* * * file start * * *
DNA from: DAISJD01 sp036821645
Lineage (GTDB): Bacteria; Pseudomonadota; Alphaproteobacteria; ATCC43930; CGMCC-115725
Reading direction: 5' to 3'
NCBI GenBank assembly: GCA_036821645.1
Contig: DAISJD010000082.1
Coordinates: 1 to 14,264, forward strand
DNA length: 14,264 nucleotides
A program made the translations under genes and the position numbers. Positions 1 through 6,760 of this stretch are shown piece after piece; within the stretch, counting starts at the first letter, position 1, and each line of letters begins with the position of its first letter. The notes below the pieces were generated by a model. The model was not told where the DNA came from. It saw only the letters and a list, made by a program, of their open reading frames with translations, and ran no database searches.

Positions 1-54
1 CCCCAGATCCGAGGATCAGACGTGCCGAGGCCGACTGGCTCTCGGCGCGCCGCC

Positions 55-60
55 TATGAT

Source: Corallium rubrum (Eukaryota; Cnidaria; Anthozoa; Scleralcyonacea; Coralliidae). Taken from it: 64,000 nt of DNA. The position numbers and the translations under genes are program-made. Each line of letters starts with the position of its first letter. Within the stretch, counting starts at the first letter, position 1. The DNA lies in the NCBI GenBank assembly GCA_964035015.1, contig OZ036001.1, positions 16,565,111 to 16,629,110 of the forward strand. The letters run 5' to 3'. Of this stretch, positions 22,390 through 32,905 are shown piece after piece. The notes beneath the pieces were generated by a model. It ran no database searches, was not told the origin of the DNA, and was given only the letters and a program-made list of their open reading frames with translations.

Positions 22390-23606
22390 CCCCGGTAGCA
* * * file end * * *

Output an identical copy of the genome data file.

DNA from: DAISJD01 sp036821645
Lineage (GTDB): Bacteria; Pseudomonadota; Alphaproteobacteria; ATCC43930; CGMCC-115725
Reading direction: 5' to 3'
NCBI GenBank assembly: GCA_036821645.1
Contig: DAISJD010000082.1
Coordinates: 1 to 14,264, forward strand
DNA length: 14,264 nucleotides
A program made the translations under genes and the position numbers. Positions 1 through 6,760 of this stretch are shown piece after piece; within the stretch, counting starts at the first letter, position 1, and each line of letters begins with the position of its first letter. The notes below the pieces were generated by a model. The model was not told where the DNA came from. It saw only the letters and a list, made by a program, of their open reading frames with translations, and ran no database searches.

Positions 1-54
1 CCCCAGATCCGAGGATCAGACGTGCCGAGGCCGACTGGCTCTCGGCGCGCCGCC

Positions 55-60
55 TATGAT

Source: Corallium rubrum (Eukaryota; Cnidaria; Anthozoa; Scleralcyonacea; Coralliidae). Taken from it: 64,000 nt of DNA. The position numbers and the translations under genes are program-made. Each line of letters starts with the position of its first letter. Within the stretch, counting starts at the first letter, position 1. The DNA lies in the NCBI GenBank assembly GCA_964035015.1, contig OZ036001.1, positions 16,565,111 to 16,629,110 of the forward strand. The letters run 5' to 3'. Of this stretch, positions 22,390 through 32,905 are shown piece after piece. The notes beneath the pieces were generated by a model. It ran no database searches, was not told the origin of the DNA, and was given only the letters and a program-made list of their open reading frames with translations.

Positions 22390-23606
22390 CCCCGGTAGCA